Sourdough-ish Pancakes!!

Here at home we (and by we, I mean I) pronounce “pancake” as either /peeeeaaaaannnncake/ or with its more common pronunciation, /ˈpænkeɪk/, but spoken loudly. With slammers. You know-exclamation points. This latter phenomenon is due, mostly, to a commercial parody sketch from MTV’s mid-90’s show The State, Betty’s No-Good Clothes Shop and Pancake House. (We are moved by comedy.) This morning I made: PANCAKES!!

I have begun anew my study on the Theory and Practice of High Hydration Sourdough. I hope to be writing about it over the coming months. How this study leads to pancakes is in the sourdough starter. Getting the starter to be thoroughly alive, fully wild and active, strong enough to withstand the rigors it will face when combined, for many hours, with mostly whole wheat flours and ample water before finding refuge in the hot oven, requires regular feedings, discarding most of the old to make new. The “old” starter being discarded is perfectly fine. It could be renewed as well, but in a short while I would have a bathtub full and my family would complain. Today I couldn’t bring myself to yard-waste the blessed goodness, using it instead to augment some pancakes.

Little bowl of microbial life!
Little bowl of microbial life!

There are many recipes online for sourdough pancakes, some just adding additional ingredients to large amounts of sourdough starter, and others requiring most of the batter sit overnight. I usually don’t have much starter in excess at any one time; my bread formula requires a long ferment, using only a tablespoon of the stuff for the levan, meaning I don’t maintain more than 1 cup. Additionally, as I have yet to think “pancake” at bedtime, I needed something doable when I wanted to make them, eliminating any morning-after, lack-of-planning regret.  Combining starter with some of the beautiful einkorn flour I grind was a happy solution.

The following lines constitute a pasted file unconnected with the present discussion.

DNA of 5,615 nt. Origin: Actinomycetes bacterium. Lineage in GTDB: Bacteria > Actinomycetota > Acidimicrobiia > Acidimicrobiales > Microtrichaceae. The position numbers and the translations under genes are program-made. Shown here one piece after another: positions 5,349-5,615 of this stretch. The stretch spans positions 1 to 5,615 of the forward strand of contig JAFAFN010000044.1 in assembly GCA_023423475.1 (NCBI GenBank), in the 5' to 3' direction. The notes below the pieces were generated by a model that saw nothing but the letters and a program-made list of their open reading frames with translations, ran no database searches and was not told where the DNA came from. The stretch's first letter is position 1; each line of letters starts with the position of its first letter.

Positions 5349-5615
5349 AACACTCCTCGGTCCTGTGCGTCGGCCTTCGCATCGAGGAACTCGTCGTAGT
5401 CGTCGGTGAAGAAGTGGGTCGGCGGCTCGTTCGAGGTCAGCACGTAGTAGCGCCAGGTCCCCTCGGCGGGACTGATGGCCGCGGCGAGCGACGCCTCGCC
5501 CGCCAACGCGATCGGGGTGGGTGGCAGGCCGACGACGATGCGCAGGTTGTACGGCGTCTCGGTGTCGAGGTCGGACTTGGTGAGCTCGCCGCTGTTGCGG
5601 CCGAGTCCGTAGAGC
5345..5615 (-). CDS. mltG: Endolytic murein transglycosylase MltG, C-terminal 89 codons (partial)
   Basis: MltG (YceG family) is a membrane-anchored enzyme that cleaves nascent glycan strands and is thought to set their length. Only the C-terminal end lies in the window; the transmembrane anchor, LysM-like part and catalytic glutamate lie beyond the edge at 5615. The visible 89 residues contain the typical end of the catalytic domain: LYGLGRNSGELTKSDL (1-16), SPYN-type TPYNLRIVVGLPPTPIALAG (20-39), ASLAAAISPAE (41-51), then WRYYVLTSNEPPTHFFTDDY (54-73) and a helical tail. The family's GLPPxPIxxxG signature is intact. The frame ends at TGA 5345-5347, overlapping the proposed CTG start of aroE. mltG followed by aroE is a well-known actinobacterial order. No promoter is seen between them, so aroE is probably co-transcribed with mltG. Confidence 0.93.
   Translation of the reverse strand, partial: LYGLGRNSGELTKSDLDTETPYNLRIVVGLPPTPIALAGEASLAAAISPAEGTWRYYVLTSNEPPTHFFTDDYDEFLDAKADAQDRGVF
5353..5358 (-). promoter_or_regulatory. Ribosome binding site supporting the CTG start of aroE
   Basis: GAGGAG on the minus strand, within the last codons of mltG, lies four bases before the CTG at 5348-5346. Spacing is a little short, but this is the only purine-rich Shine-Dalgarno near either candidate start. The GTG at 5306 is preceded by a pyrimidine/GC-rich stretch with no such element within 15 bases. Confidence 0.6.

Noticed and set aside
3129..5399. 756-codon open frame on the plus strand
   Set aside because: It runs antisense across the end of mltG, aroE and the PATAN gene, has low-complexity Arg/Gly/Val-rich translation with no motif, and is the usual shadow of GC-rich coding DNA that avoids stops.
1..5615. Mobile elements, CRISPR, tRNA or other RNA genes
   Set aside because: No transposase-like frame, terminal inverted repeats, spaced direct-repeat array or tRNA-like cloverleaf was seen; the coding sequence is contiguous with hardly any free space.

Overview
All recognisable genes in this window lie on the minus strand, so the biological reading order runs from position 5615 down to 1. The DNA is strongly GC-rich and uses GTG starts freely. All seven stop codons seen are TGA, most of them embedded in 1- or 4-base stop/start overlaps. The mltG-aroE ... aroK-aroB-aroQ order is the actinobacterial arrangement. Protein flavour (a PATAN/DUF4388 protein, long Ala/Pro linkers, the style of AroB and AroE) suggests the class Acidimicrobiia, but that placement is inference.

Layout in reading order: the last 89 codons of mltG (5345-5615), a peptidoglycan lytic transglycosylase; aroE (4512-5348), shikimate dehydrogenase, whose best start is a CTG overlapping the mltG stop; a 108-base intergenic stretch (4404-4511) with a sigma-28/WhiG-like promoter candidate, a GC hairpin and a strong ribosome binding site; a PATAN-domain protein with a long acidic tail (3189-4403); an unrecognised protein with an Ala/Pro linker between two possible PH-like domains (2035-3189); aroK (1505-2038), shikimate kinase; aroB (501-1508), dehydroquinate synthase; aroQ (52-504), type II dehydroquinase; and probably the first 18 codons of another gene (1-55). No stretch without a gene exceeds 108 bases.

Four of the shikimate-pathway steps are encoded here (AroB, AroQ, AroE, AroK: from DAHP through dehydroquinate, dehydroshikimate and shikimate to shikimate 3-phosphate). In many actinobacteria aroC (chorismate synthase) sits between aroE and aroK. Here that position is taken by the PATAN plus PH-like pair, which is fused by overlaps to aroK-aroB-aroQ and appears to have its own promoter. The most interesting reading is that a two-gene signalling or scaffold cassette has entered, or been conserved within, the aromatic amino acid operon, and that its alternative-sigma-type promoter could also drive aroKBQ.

Nutrimill at the ready.
Nutrimill at the ready.

Einkorn is an ancient grain, finding itself in re-cultivation due to its lovely flavor, as well as its high protein but low gluten content. Protein content in modern wheat links to the amount of gluten in the grain. High protein flours are strong flours, suitable for bread making. Soft flours are lower in protein/gluten and work well for pastry. Grains such as einkorn, and its cousin, emmer, are both higher in protein but their gluten levels are more akin with pastry flour. These rediscovered, ancient forms of wheat will undoubtedly bring change into our current baking lexicon: high protein, low gluten wheat flours.

Pure beauty!
Pure beauty!

While einkorn is not strong enough to hold a sourdough loaf together, it is perfect to blend with the stronger flours fermenting in the starter, adding flavor, more protein, and much in the way of self-satisfaction, to pancakes or waffles. Aside from the starter, this pancake recipe looks like any other. I do add a bit of baking soda, as the starter won’t have much time to create any big life with the einkorn. Since this batter is whole wheat, it can benefit with a sort of autolyse: letting the starter, flour, and liquid, in this case kefir, sit for 20-30 minutes before continuing with the remaining ingredients.

Letting the flour and liquids mingle a bit.
Letting the flour and liquids mingle a bit.

Autolyse gives the whole wheat time to absorb liquid, so you may need to add some additional milk or kefir before baking, but wait until you incorporate all ingredients to adjust. I don’t add any sugar to the batter, allowing for real maple syrup to be used when eating. This helps control the total sugar, but still allows for a nice bit of sweet to balance the nuttiness of the flour. The fruit added to these pancakes truly makes them a summer delight. My favorite way to bring a little summer to one of our dark, rainy NW January mornings, is to use frozen raspberries instead of fresh. Magic.

Oddly lit, almost ready to flip.
Oddly lit, almost ready to flip.

Sourdoughy Summer Pancakes

(with Einkorn!)

1 cup/128g einkorn flour

1 cup/160g 100% hydration sourdough starter

1 teaspoon baking soda

3/4 teaspoon salt

3/4 cup kefir (buttermilk)